Judge Verhoeff stated that under a deferred judgement, she can sentence a defendant to some form of charitable or community work projects or to make a donation. “We have some small donations on our tickets for what I would call the equivalent of four hours of public service,” she said she rotates some recipients of those funds among Victims Assistance Law Enforcement (VALE) Fund, the Lamar Library to assist with their youth reading program or to the annual fireworks fund. Verhoeff explained she believed all three were worthy recipients, assisting crime victims with vandalism repairs or helping the firemen who seek funds through most of the year to put on the annual July 4th display.

The local drug situation was discussed during her interview period for the Municipal Judge vacancy, as officials wanted to know her intentions for enforcement and potential treatment. She told the work session gathering that there is no budget for sentencing, but she has been using grant funding from the Crossroads program which deals with alcohol or drug offenses. She added that due to the age of some of the defendants, from 10 to 17, she favors treatment rather than punishment and the classes will range up to 25 years of age. Partners for Progress is also involved in drug rehabilitation projects.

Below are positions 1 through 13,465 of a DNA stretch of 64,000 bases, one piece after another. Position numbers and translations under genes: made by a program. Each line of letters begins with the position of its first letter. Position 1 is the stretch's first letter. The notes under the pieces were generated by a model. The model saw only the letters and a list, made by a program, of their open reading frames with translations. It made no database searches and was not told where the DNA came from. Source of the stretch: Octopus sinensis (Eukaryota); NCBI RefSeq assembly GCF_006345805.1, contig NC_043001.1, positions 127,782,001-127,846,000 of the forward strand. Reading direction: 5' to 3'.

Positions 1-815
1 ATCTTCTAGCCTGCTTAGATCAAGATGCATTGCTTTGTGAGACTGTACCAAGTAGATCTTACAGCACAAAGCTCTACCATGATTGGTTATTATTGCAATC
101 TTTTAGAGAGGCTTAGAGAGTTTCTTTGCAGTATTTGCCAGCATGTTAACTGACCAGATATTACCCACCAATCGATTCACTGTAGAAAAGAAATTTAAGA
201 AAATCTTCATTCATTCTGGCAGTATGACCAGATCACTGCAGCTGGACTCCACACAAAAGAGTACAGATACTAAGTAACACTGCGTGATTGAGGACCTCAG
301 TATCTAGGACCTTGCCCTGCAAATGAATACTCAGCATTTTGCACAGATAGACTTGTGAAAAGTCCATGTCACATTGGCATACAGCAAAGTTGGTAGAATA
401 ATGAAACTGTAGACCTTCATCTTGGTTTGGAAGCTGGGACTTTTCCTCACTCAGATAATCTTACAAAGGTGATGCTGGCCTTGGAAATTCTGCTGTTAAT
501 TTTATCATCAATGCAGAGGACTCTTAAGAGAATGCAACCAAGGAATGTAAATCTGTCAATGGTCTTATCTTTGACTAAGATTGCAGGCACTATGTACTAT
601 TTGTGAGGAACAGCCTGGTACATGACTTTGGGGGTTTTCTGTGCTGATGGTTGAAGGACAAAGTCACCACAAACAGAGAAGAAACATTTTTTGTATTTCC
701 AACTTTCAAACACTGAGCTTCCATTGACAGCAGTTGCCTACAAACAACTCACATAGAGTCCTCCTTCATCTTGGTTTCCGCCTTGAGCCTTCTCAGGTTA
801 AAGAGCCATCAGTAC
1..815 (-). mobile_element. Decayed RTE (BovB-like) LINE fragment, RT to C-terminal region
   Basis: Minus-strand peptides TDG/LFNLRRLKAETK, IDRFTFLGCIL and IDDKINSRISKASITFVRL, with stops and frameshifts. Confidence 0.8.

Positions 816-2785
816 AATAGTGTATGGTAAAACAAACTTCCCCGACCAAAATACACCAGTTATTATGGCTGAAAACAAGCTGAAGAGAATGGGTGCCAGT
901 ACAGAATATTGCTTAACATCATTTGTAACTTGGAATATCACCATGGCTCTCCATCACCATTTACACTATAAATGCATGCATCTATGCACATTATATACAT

There were about 30 people sitting in Judge Vehoeff’s chambers on Friday afternoon, October 9th, all on hand for Municipal Court proceedings which begin at 1:30pm each Friday. It’s a friendly setting, but with enough formality to let offenders know they are in a court of law. After letting each person know their rights to remain silent, select a deferred sentence or request a trial, she explains the consequences of those choices and lets the defendants know what will follow.

“Is anyone missing work?” she asks and takes those persons first, in this case a young woman who opts for a trial and after about five minutes of selecting a date, exits the courtroom. Judge Verhoeff next calls on a woman who has several young children with her, allowing her to take care of her business and be about her day. But her case involves a vicious dog incident and Judge Verhoeff states that the woman should discuss the matter with the Animal Control Officer when they become available and report back to court at a later date. One man takes a deferred sentence which allows him to pay his fees on the sentence and is told to maintain a good record for the next 90 days so he doesn’t have to come back sooner. Next is an MIP for marijuana which gets a court date and that’s followed by a Failure to Yield offense. While they are being dealt with in council chambers, another dog case discussion is held in the hallway with the defendant and two police officers. It’s an efficient situation with the judge and two clerks scheduling cases and keeping track of them and in less than an hour they’re done for the week.

By Russ Baldwin